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Facebook will urge users to allow activity tracking as stricter Apple policies go into effect


Facebook has been at loggerheads with Apple for while now, but in the past few months, the war of words between the two companies has escalated rapidly over App Store privacy policy updates that will allow users to opt out of ad tracking. Apple has maintained that users must be given a choice and that apps to disclose all tracking and data collection practices via ‘app nutrition labels’ on the App Store. Facebook, on the other hand, is accusing Apple of anti-competitive practices and says that the new policy will hurt small businesses. With Apple refusing to budge, Facebook will now urge users to enable activity tracking to serve them personalized ads via a prompt.

As per a CNBC report, Facebook will start showing a prompt to some users starting today, urging them to enable activity tracking in order to provide them a better ad experience. Of course, users will have the choice to deny the request, or choose to accept it if they want Facebook to collect their data across apps and websites.

Image: Facebook (via CNBC)

Users will still have a choice to enable or reject activity tracking

A screenshot of the prompt shared with CNBC suggests the social media giant will ask users to use their app and website activity to ‘get ads that are more personalized’ and ‘support businesses that rely on ads to reach customers’ via two separate points of persuasion. “These prompts will appear on Apple users’ screens immediately before the Apple pop-up appears,”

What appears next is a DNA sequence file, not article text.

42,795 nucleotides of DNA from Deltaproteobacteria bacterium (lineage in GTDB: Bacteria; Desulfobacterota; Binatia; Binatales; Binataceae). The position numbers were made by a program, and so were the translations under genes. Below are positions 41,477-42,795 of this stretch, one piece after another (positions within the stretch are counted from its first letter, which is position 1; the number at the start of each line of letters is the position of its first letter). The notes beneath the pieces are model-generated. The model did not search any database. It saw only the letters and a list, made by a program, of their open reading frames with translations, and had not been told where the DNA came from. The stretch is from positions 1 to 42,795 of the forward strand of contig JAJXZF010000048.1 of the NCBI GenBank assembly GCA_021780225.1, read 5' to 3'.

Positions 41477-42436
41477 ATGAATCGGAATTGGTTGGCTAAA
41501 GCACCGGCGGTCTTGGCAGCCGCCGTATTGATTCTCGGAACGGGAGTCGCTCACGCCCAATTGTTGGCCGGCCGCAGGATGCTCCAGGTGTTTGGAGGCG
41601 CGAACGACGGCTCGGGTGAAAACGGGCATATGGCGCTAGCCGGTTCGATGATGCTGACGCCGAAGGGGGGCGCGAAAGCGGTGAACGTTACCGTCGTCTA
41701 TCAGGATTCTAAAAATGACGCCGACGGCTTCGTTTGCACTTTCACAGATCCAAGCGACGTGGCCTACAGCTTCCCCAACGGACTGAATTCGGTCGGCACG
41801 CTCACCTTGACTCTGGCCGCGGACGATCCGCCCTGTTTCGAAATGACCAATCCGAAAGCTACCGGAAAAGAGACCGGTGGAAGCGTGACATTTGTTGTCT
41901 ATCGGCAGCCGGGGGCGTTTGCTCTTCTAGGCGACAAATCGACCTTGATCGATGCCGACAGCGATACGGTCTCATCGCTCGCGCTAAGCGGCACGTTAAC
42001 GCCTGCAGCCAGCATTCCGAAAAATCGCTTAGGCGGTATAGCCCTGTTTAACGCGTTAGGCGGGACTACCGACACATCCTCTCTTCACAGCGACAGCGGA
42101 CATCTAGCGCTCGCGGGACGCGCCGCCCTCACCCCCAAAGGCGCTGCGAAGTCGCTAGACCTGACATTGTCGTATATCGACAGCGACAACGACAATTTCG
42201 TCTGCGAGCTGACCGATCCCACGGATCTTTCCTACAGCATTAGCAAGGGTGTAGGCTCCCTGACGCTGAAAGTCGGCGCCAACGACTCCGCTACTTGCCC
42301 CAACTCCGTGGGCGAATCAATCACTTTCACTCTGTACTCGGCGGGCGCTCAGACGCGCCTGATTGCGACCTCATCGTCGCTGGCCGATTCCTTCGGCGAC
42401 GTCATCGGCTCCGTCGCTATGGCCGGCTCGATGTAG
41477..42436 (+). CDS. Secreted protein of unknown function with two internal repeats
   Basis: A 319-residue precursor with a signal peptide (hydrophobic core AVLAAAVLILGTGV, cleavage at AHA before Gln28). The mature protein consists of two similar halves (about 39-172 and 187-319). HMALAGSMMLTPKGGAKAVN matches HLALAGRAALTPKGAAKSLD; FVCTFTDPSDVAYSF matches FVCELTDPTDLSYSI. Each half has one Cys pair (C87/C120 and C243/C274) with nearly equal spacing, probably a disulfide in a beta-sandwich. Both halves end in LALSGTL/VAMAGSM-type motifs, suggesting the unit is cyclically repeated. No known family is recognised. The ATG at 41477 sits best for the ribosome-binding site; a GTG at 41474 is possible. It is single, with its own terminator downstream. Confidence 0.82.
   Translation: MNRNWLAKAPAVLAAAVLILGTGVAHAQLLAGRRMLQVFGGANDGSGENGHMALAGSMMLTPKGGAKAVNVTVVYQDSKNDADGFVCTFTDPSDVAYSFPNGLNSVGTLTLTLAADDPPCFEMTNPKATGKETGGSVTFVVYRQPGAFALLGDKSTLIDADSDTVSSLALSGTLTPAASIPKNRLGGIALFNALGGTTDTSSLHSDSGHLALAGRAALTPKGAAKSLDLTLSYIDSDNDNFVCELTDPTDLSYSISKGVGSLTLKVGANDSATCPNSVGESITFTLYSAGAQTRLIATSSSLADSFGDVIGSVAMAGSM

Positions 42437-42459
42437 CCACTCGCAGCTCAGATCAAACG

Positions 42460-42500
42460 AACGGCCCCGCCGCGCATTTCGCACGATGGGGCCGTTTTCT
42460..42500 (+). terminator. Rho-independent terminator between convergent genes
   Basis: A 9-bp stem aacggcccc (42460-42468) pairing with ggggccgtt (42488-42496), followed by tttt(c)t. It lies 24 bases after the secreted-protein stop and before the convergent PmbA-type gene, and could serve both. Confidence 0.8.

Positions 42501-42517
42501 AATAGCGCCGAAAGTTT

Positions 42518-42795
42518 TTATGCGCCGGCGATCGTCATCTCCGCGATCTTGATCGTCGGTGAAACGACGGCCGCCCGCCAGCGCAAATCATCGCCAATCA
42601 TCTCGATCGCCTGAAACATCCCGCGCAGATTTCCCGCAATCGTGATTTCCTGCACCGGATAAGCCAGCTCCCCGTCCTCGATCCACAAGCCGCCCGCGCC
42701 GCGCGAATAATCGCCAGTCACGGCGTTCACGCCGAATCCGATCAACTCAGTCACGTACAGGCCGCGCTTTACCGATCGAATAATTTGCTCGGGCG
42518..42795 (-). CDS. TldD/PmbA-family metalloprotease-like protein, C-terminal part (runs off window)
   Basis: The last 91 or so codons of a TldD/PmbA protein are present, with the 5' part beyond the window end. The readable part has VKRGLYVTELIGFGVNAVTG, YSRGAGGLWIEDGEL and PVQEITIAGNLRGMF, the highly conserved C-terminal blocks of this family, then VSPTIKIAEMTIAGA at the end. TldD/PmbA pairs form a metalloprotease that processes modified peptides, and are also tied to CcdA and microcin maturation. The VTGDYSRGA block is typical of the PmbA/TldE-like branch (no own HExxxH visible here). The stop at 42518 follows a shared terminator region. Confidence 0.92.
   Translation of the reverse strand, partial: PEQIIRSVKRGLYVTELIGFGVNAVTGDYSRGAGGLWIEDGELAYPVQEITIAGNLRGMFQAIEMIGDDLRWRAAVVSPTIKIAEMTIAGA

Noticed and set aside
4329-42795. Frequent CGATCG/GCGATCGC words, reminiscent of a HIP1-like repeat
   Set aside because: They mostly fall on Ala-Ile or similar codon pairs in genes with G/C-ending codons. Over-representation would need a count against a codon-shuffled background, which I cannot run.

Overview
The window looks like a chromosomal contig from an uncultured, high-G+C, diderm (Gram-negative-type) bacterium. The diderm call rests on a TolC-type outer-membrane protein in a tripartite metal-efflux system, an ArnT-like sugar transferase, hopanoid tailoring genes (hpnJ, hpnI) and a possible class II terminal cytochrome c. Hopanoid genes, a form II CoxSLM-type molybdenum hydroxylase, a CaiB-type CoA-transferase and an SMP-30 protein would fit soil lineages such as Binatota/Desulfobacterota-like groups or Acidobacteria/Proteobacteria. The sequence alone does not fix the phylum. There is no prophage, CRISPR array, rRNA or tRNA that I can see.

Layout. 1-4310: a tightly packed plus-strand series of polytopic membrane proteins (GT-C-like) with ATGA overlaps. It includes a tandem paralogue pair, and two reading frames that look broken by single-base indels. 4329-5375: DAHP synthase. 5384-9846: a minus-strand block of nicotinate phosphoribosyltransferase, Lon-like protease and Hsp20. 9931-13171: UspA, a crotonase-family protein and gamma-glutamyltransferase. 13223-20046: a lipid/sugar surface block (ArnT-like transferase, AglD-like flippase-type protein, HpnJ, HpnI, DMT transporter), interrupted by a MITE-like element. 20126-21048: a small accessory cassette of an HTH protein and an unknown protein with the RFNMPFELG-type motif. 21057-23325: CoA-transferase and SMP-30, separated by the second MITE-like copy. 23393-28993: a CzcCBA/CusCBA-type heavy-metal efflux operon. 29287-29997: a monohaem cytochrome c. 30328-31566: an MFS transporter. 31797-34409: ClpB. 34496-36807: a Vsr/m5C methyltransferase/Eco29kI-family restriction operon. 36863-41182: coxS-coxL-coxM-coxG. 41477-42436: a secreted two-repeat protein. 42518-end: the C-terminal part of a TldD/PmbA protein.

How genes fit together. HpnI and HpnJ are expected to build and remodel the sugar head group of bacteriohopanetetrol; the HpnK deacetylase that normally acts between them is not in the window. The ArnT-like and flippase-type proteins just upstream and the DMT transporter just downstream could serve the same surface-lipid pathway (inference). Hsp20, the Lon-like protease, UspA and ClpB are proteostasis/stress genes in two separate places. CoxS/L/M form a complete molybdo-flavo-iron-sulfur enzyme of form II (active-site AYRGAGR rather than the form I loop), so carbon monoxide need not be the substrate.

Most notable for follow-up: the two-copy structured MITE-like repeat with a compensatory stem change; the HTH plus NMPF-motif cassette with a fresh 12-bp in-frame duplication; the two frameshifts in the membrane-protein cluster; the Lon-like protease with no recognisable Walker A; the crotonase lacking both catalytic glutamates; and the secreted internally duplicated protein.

adds the report.

“To provide a better ads experience, we need permission to use future activity that other apps and websites send us from this device. This won’t give us access to new types of information,” says the prompt. However, the language might change down the road. To recall, Facebook resorted to full-page newspaper ads

criticizing Apple, while CEO Mark Zuckerberg has gone on offensive multiple times lately, calling Apple a key competitor and accusing it of favoring its own platform to generate ad revenue while choking the competition.

Apple, on the other hand, has maintained that developers and businesses that fail to comply with the new privacy policies will risk getting their apps banned from the App Store. Last week, it was reported that Facebook is planning to file an anti-trust lawsuit against Apple alleging abuse of absolute control over its app ecosystem and forcing developers to abide by policies that can severely hurt small businesses.

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